Looking Forward Symposium
New! Papers from the Looking Forward Symposium available online
In October 2011, in partnership with Roger Williams University, Historic New England invited a new generation of preservationists to articulate a vision for what is to be preserved in New England in the twenty-first century. Graduate students from the nation's top preservation and public history programs explored topics in three different areas: evaluation, assessment, and interpretation; integrity and treatment; and advocacy and activism.
Common Sense Preservation Web Portal
In partnership with Preserve Rhode Island, Newport Restoration Foundation and the Providence Revolving Fund, Historic New England proudly presents a new web portal called Common Sense Preservation. This site provides tips, and annotated links geared towards helping homeowners protect, maintain and maximize the energy efficiency of their properties while preserving historic integrity.
The partnership also has worked together to offer a series of educational workshops, including Energy Efficiency Basics for Old House Owners, guidance in how to balance energy efficiency and maintenance costs with the retention of historic character and adherence to professional preservation standards. For information about upcoming programs, visit our calendar of events.
The Historic New England Modern Houses Database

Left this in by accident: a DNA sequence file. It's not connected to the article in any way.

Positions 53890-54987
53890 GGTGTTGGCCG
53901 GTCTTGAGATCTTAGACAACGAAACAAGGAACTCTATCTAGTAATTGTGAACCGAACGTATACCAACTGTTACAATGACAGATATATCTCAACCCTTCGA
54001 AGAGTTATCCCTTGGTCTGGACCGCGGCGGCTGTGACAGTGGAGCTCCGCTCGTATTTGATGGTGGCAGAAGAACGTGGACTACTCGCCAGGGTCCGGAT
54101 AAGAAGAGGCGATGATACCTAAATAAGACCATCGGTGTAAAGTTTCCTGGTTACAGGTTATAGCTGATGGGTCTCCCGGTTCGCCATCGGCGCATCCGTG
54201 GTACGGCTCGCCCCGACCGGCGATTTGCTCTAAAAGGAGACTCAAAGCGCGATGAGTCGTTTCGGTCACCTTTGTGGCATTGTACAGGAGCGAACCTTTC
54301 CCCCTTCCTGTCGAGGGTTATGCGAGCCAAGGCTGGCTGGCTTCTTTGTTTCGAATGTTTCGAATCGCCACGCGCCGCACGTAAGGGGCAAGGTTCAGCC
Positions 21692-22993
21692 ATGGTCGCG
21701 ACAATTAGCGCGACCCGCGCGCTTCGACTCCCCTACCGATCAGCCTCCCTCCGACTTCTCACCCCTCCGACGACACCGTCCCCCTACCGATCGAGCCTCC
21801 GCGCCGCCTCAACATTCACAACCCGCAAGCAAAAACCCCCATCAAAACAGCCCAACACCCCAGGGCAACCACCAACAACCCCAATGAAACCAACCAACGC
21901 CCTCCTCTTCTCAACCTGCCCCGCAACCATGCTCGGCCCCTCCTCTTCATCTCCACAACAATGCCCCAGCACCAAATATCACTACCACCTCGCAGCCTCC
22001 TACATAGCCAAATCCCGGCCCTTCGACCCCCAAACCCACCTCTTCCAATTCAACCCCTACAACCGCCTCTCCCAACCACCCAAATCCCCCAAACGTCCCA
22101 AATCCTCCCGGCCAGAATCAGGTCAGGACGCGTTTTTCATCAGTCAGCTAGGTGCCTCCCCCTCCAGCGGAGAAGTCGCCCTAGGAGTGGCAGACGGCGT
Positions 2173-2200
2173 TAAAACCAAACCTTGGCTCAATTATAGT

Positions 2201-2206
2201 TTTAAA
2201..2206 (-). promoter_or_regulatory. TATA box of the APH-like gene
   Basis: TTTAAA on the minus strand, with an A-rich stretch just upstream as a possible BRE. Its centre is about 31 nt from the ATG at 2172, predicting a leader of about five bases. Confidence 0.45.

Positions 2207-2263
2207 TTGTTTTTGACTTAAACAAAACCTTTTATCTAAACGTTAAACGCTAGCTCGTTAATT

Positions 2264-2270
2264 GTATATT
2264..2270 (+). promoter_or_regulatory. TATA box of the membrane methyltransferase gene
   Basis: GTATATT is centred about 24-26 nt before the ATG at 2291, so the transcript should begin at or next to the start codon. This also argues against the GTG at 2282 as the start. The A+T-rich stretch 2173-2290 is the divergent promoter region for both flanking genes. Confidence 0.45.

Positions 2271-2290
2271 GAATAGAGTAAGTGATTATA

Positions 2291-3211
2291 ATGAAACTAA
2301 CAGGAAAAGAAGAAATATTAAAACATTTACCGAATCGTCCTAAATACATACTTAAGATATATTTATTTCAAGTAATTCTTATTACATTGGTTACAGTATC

The Modern Houses Database is a collaborative effort by architecture and preservation partner organizations to increase recognition and appreciation of Modernist houses in New England. Organized in 2007, the first phase of the project involved the formation of a Study Committee consisting of architecture and preservation experts from the New England region. The Study Committee has identified a core group of twentieth-century Modernist architects who practiced in New England. Work is ongoing to compile a reference database of their residential works, using the extensive architectural collections of Historic New England’s Library and Archives and similar architectural collections in the region. When complete, the database will cover all aspects of residential work, including existing Modernist houses, demolished houses, and designs for houses that were never built. The overall goals for the project are to provide scholarly research to facilitate identification of these residences so that they can be recognized and documented, help publicize the work of talented regional architects whose names are largely unknown, and assist ongoing regional efforts to preserve Modernist residential architecture by sharing the database information with New England state historic preservation offices as well as state and local preservation non-profit groups.